After Cordero shared the footage with police, Officer Black wrote in another report, “I believe my perception was altered due to the high stress of the incident.”
“When I told Mr. Cordero I believed him, he broke down in tears.”
Lake Wales attorney Sara Jones forwarded the video to the Polk County State’s Attorney’s Office, which immediately dropped the charges.
Jones says she’s heard multiple complaints from clients about Lake Wales officers using heavy-handed tactics.
“These officers who have issues with power and control target people who they know won’t be believed,” Jones said.
She says she believes police leadership is aware there are issues with some of the officers on the force.
“They know. How can they not when I stand at the commission podium and I talk to them and I say, ‘I’ll tell you, I’ll show you. Come talk to me. I’ll tell you who they are and what they’re doing and I’ll help you build the cases against them,’” Jones said.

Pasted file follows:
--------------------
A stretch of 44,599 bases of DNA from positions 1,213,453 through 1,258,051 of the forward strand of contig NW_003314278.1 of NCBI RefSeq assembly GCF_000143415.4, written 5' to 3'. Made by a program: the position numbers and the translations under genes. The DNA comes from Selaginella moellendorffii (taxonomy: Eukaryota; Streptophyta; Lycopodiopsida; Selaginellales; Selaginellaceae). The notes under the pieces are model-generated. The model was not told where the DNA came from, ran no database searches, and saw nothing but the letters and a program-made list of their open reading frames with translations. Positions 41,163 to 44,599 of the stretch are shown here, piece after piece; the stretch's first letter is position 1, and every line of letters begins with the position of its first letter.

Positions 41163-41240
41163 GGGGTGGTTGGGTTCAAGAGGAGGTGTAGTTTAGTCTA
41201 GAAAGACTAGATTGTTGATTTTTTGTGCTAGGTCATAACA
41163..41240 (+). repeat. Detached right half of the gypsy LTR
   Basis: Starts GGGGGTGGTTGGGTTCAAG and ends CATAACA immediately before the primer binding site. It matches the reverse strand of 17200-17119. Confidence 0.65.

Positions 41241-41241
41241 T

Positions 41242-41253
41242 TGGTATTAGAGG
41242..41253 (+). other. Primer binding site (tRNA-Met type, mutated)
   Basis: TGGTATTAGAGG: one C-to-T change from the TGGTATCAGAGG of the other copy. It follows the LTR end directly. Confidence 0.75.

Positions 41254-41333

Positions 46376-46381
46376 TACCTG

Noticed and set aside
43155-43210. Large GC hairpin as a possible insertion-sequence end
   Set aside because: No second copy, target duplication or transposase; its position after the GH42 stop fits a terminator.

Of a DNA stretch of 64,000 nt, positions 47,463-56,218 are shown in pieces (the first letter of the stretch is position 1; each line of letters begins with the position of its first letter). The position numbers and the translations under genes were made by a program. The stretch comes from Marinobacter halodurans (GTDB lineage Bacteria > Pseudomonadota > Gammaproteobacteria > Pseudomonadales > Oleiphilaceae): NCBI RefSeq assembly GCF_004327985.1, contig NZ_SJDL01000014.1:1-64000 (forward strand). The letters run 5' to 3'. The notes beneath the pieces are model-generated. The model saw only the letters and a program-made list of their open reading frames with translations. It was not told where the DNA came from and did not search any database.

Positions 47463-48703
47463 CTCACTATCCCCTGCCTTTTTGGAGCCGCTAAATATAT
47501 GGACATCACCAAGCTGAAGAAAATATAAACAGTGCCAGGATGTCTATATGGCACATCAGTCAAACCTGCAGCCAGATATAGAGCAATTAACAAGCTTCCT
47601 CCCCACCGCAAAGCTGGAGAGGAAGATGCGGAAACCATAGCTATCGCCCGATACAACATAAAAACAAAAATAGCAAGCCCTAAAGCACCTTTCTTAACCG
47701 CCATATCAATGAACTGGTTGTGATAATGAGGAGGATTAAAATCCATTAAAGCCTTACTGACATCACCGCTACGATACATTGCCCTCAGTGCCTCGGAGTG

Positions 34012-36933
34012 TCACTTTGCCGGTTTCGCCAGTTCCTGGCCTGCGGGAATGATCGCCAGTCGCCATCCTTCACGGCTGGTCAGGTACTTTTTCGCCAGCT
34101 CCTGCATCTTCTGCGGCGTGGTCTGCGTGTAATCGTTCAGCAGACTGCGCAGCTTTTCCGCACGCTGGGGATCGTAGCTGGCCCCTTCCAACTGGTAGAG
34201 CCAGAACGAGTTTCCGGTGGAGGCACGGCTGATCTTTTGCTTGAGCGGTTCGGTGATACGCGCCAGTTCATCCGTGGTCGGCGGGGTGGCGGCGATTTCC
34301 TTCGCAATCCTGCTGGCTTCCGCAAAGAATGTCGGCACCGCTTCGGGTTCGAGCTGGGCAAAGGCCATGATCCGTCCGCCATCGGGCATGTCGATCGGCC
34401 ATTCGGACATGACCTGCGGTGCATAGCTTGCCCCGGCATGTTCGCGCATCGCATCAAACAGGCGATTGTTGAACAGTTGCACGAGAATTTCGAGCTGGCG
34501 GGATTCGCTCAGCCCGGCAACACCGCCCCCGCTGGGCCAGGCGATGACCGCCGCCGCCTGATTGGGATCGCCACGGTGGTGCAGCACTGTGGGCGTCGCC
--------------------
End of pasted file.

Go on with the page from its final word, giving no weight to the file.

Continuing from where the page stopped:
We requested an interview with the police chief, but he declined, citing an ongoing internal investigation.
In an emailed statement, the police department confirmed Colt Black resigned, effective Feb. 10 and Travis Worley was placed on administrative station duty.
Both officers had prior complaints
The I-Team has uncovered both officers have been previously investigated. Two complaints against Black were investigated and closed without any action taken because the investigator found he did not violate policy. Black was disciplined in 2018 for an unauthorized vehicle pursuit.
Worley, named “Officer of the Year” in 2019 and past president of the Lake Wales Police Officers Association, has been the subject of four citizen complaints and two internal investigations, including two allegations saying he used гɑᴄɪɑʟ slurs.The president of the West Florida Police Benevolent Association said Worley was cleared in both instances.
In one complaint, the Lake Wales High School principal emailed the police chief about Worley alleging he used a гɑᴄɪɑʟ slur in front of students and saying, “quite simply, he is not the same caliber as the other officers I know are— not even close.”